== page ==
“Early evening, April 4, shot rang out in the Memphis sky …”
I was working as a substitute in a middle school one day in February, and the teacher, it being during Black History Month, had left an assignment for her students to read excerpts from Martin Luther King’s “I Have A Dream” speech.
The students, as students tend to do, were becoming more interested in talking to each other than in doing the assignment, so I asked if they would like me to read it to them.
I am, I should note, a decent reader.
They were enthralled. They’d probably never actually heard a recording of the speech, and you can tell that having the words actually come alive, actually be a speech, instead of just another reading assignment, let them feel the power and emotion of King’s words.
Unfortunately, their reaction caused me to get a little overconfident.
The excerpts in the book were good, but it left out some parts that I felt were worth including — the “Free at last” part, for example, and the titular “I have a dream” parts, particularly the “one day right there in Alabama, little black boys and black girls will be able to join hands with little white boys and white girls as sisters and brothers” section.
So for the next period, I offered to read again, but this time, instead of reading the excerpts in their book, I looked up the full text online.
This was, arguably, a mistake.
I was able to keep the students enthralled with the excerpts, but the full speech proved to be too long for their attention span, and I had to balance trying to maintain discipline without losing the flow of the speech.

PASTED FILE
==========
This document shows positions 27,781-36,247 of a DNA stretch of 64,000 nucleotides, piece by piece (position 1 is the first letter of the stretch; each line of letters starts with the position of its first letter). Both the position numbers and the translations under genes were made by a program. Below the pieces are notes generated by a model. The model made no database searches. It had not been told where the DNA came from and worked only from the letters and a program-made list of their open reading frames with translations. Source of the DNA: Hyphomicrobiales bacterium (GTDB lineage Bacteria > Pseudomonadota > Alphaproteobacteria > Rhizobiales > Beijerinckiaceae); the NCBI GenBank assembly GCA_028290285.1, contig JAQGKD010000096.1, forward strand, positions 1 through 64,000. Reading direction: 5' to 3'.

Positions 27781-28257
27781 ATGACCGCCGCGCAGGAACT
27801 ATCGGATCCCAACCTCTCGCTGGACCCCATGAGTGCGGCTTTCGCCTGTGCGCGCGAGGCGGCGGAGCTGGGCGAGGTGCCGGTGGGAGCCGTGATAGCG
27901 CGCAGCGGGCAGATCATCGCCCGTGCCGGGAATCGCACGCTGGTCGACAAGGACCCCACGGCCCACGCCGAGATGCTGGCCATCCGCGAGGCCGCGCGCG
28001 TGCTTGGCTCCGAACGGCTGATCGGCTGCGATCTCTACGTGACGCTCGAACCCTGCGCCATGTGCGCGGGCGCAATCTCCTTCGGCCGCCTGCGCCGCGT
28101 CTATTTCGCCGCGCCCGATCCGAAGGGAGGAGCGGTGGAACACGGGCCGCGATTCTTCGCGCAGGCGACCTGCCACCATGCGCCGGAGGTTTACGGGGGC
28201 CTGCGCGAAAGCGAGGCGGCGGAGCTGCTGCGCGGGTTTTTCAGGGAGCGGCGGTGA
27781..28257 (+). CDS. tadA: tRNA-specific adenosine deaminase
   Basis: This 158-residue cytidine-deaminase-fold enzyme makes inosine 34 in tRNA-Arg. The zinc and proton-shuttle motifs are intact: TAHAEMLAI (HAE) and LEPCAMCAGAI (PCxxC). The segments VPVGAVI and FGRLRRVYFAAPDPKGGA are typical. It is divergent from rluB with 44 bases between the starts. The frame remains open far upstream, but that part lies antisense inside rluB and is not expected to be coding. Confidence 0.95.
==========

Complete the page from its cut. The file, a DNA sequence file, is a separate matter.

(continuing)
And, I’ll admit, at one point, it made me sad. I’m reading this historic speech to a very predominately African American classroom of students, and I’m having to deal with, for example, one student taking off his shoe and making another smell it as I’m trying to read. And it just seemed — disrespectful. Not to me, but to King, and his followers and peers who changed the nation. Show him the courtesy of listening to the words that helped change your life, you know?
But, then I wondered — what would he have thought? How would King have reacted to see African American students so disinterested in his fight? To be acting out in that way instead?
And, really, part of me wonders if maybe, just maybe, the fact that 49 years after he gave the speech it could be so taken for granted would bring him a little happiness. That maybe, just maybe, that’s kind of what he was trying to accomplish.